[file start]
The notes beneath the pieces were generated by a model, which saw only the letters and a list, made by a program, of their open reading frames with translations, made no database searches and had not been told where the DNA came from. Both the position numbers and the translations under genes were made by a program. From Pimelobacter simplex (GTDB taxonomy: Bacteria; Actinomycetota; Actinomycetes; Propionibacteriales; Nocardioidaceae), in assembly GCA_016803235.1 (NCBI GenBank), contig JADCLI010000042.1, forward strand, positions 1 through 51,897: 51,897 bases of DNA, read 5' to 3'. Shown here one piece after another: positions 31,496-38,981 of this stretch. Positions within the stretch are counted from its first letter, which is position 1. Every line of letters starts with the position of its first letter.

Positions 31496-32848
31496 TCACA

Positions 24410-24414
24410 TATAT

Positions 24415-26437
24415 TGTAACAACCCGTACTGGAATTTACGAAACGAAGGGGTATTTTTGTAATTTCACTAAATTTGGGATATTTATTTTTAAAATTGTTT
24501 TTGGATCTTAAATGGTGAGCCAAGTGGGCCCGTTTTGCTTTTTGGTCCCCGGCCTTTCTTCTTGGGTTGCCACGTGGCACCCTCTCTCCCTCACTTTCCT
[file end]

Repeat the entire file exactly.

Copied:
The notes beneath the pieces were generated by a model, which saw only the letters and a list, made by a program, of their open reading frames with translations, made no database searches and had not been told where the DNA came from. Both the position numbers and the translations under genes were made by a program. From Pimelobacter simplex (GTDB taxonomy: Bacteria; Actinomycetota; Actinomycetes; Propionibacteriales; Nocardioidaceae), in assembly GCA_016803235.1 (NCBI GenBank), contig JADCLI010000042.1, forward strand, positions 1 through 51,897: 51,897 bases of DNA, read 5' to 3'. Shown here one piece after another: positions 31,496-38,981 of this stretch. Positions within the stretch are counted from its first letter, which is position 1. Every line of letters starts with the position of its first letter.

Positions 31496-32848
31496 TCACA

Positions 24410-24414
24410 TATAT

Positions 24415-26437
24415 TGTAACAACCCGTACTGGAATTTACGAAACGAAGGGGTATTTTTGTAATTTCACTAAATTTGGGATATTTATTTTTAAAATTGTTT
24501 TTGGATCTTAAATGGTGAGCCAAGTGGGCCCGTTTTGCTTTTTGGTCCCCGGCCTTTCTTCTTGGGTTGCCACGTGGCACCCTCTCTCCCTCACTTTCCT